A personal umbrella policy can be a good option for you. It is a type of insurance that will provide liability coverage over and above the auto or homeowners policy. If the liability coverage is not enough to cover the damage of an accident you cause or and incident on your property, a personal umbrella insurance policy kicks in right where your other liability has been reached. By having an umbrella policy, you can be protected when your other insurance is not enough. An umbrella policy provides additional coverage or excess liability above the limits of your basic policies. It can protect you from bodily injury liability claims and property damage liability claims. Umbrella policies also provide a broader form of coverage and can help cover legal fees, false arrest, libel, and slander.
Your umbrella insurance can come into play if you are found liable and need to pay damages, or if you are sued and need to pay for your legal defense, even if the result is that you are not found to be responsible. An umbrella policy only pays once your basic liability limits have been exhausted or the claim is excluded from the basic liability coverage. The claim will be made against you, the policyholder, on behalf of the wronged party. Then your insurance company may pay the settlement amount up to the limits of your coverage. If the settlement amount exceeds your coverage limits, you are responsible for paying the remaining amount out of pocket.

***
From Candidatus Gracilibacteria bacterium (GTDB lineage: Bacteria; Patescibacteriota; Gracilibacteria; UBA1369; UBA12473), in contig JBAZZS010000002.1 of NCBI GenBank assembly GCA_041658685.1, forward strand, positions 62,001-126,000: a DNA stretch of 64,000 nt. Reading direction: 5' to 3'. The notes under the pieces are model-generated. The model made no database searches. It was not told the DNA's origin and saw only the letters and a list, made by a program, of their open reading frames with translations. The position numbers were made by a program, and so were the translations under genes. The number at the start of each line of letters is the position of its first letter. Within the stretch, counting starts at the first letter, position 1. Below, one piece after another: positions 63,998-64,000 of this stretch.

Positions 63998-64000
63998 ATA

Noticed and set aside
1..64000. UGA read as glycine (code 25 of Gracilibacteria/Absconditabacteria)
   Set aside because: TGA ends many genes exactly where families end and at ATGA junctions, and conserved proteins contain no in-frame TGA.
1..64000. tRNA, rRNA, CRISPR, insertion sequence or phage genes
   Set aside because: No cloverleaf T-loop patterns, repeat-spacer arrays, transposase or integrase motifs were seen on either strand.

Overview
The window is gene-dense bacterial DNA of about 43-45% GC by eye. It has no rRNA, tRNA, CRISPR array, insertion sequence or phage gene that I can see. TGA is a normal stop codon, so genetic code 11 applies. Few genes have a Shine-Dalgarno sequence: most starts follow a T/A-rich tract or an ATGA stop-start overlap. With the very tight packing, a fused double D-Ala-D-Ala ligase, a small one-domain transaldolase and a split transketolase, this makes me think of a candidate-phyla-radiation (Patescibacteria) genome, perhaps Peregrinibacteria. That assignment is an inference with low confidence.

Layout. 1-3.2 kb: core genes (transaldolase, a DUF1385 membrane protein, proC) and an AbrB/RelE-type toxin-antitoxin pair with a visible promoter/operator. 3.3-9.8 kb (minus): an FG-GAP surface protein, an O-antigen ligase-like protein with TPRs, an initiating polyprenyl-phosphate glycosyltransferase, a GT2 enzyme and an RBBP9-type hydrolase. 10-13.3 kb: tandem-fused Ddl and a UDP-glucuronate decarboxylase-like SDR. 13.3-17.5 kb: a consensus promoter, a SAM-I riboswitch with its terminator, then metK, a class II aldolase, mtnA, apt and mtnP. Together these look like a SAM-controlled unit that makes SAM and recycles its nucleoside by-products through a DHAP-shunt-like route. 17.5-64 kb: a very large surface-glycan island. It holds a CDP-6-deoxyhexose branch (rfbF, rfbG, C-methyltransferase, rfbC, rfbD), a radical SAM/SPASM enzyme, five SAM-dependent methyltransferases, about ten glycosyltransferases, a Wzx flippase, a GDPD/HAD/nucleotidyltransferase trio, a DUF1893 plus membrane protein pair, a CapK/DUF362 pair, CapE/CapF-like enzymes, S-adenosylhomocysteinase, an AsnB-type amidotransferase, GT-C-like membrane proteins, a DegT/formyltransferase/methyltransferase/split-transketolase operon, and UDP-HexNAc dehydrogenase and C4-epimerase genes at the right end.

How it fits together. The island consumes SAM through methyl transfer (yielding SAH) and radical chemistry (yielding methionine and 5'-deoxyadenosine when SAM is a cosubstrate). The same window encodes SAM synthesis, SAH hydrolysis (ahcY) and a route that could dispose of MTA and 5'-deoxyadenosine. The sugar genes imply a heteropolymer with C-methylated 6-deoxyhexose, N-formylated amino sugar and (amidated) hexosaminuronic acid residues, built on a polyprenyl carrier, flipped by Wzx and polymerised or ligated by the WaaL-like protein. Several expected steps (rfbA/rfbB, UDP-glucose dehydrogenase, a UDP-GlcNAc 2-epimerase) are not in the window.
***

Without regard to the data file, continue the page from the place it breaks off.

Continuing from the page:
When choosing your coverage limits, there are some things you should consider. Consider the risks that you might face. Consider risks as a homeowner or renter, the risk of causing an accident during your work commute, and any potentially dangerous activities you participate in that could put those around you at risk. Also remember to value the assets you have. These include properties, possessions, stocks, bonds, savings and retirement funds. The more assets you have to protect, the higher the umbrella policy limit you should consider. Since liability lawsuits can results in loss of both current assets and future income, consider potential loss of future income. Even if you have a few assets to protect, you may want to consider the long-term ramifications of a serious claim.
If you have any questions about your current insurance policies or other ones, make sure to contact us. We can advise you on the options you have, as well as recommend the policies that are beneficial for you.